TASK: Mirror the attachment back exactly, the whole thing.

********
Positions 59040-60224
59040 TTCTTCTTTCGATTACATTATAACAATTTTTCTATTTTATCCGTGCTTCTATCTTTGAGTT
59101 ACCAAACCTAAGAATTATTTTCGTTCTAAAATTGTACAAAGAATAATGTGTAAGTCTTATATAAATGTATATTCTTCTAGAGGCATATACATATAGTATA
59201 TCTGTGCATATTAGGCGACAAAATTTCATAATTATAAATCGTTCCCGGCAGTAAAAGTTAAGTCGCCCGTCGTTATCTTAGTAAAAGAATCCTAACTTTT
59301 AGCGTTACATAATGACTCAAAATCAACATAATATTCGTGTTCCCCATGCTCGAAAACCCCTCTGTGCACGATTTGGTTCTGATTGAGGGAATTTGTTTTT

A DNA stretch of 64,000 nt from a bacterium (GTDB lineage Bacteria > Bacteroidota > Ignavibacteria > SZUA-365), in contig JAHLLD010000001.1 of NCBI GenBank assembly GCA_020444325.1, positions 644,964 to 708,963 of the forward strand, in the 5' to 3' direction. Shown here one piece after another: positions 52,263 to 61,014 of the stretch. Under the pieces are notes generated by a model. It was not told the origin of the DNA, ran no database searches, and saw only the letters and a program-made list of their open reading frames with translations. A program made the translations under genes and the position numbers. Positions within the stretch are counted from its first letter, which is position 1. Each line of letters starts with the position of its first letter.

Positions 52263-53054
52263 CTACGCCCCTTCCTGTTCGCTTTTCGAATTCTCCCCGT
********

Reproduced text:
Positions 59040-60224
59040 TTCTTCTTTCGATTACATTATAACAATTTTTCTATTTTATCCGTGCTTCTATCTTTGAGTT
59101 ACCAAACCTAAGAATTATTTTCGTTCTAAAATTGTACAAAGAATAATGTGTAAGTCTTATATAAATGTATATTCTTCTAGAGGCATATACATATAGTATA
59201 TCTGTGCATATTAGGCGACAAAATTTCATAATTATAAATCGTTCCCGGCAGTAAAAGTTAAGTCGCCCGTCGTTATCTTAGTAAAAGAATCCTAACTTTT
59301 AGCGTTACATAATGACTCAAAATCAACATAATATTCGTGTTCCCCATGCTCGAAAACCCCTCTGTGCACGATTTGGTTCTGATTGAGGGAATTTGTTTTT

A DNA stretch of 64,000 nt from a bacterium (GTDB lineage Bacteria > Bacteroidota > Ignavibacteria > SZUA-365), in contig JAHLLD010000001.1 of NCBI GenBank assembly GCA_020444325.1, positions 644,964 to 708,963 of the forward strand, in the 5' to 3' direction. Shown here one piece after another: positions 52,263 to 61,014 of the stretch. Under the pieces are notes generated by a model. It was not told the origin of the DNA, ran no database searches, and saw only the letters and a program-made list of their open reading frames with translations. A program made the translations under genes and the position numbers. Positions within the stretch are counted from its first letter, which is position 1. Each line of letters starts with the position of its first letter.

Positions 52263-53054
52263 CTACGCCCCTTCCTGTTCGCTTTTCGAATTCTCCCCGT